The rise in the number of Chinese trawlers in the Indian Ocean was discussed at coastal security meetings.K.K. MustafahK.K. Mustafah
There has been a huge increase in Chinese deep-sea fishing trawlers in the southern Indian Ocean far from the Chinese coast which has raised concerns in the government and the security establishment, according to official sources. This was discussed in the recent coastal security meetings involving Director-General (DG), Shipping, the Navy and other stakeholders.
“In the last four years, on an average at least 500 Chinese trawlers were present in the region and around 32,250 incidents per year were recorded,” a senior defence source said. The trawlers were, however, not in India’s Exclusive Economic Zone (EEZ) but beyond, the source added. This includes trawlers from China, Hong Kong and Taiwan.
Breaking this up further, there were 1,100 occurrences near Somalia and 1,500 occurrences near the Coast of Oman. Occurrences are recordings of the Automatic Identification System (AIS) aboard trawlers and ships recorded when they are activated. So a trawler can be recorded multiple times based on its AIS signature. Chinese trawlers have institutional backing and have processing facilities with them which are sold in the vicinity, the source added on the modalities of the operation.
While India has good inland fishing, the ocean fishing capacity is way below capacity. There have been recommendations for the need to boost domestic deep-sea fishing. “Our deep-sea fishing is in bits and pieces. We need to boost that,” the source said.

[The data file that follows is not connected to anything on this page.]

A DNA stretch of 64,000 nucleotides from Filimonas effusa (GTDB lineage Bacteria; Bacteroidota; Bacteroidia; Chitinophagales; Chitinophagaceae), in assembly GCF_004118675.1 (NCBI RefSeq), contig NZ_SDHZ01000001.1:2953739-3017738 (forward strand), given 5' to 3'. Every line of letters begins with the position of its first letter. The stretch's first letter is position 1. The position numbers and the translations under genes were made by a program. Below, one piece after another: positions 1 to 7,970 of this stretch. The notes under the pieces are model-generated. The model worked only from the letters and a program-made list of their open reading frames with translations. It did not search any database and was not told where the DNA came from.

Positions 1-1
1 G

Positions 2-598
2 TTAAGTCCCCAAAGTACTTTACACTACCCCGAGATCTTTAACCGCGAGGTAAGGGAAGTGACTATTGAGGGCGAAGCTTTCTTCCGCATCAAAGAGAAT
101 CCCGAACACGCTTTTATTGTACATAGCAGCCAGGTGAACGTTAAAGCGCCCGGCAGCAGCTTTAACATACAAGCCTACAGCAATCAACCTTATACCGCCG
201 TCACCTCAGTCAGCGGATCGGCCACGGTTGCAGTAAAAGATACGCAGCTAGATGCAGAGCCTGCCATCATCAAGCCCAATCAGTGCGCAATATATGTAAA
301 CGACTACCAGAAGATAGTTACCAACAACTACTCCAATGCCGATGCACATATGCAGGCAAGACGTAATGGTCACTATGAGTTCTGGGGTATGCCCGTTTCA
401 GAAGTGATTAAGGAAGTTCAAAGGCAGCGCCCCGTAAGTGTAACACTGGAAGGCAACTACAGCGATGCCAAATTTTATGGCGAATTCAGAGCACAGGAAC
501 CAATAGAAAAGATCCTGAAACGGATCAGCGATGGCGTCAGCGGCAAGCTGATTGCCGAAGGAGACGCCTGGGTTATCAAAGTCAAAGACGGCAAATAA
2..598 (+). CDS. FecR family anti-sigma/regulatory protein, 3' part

The maritime movements in the region are tracked at the Navy’s Information Management and Analysis Centre (IMAC) at Gurugram, which is the single-point centre interlinking all the coastal radar chains and other inputs along the coastline. The AIS information comprises name, MMSI number, position, course, speed, last port visited, destination and so on. This information can be picked up through various AIS sensors including coastal AIS chains and satellite based receivers.
To address this, the National Maritime Domain Awareness initiative aims to integrate fishing, ports, customs so that the database is available to everyone. Currently, the States have their databases. As part of this evolving mechanism, the National Committee for Strengthening Maritime and Coastal Security is scheduled to meet this week to discuss the implementation.
There has been a national effort to install AIS systems on ships under 20m for which a pilot study has been carried out. AIS works through satellite and the ISRO has already delivered 1000 transponders for trails in Gujarat and Tamil Nadu.
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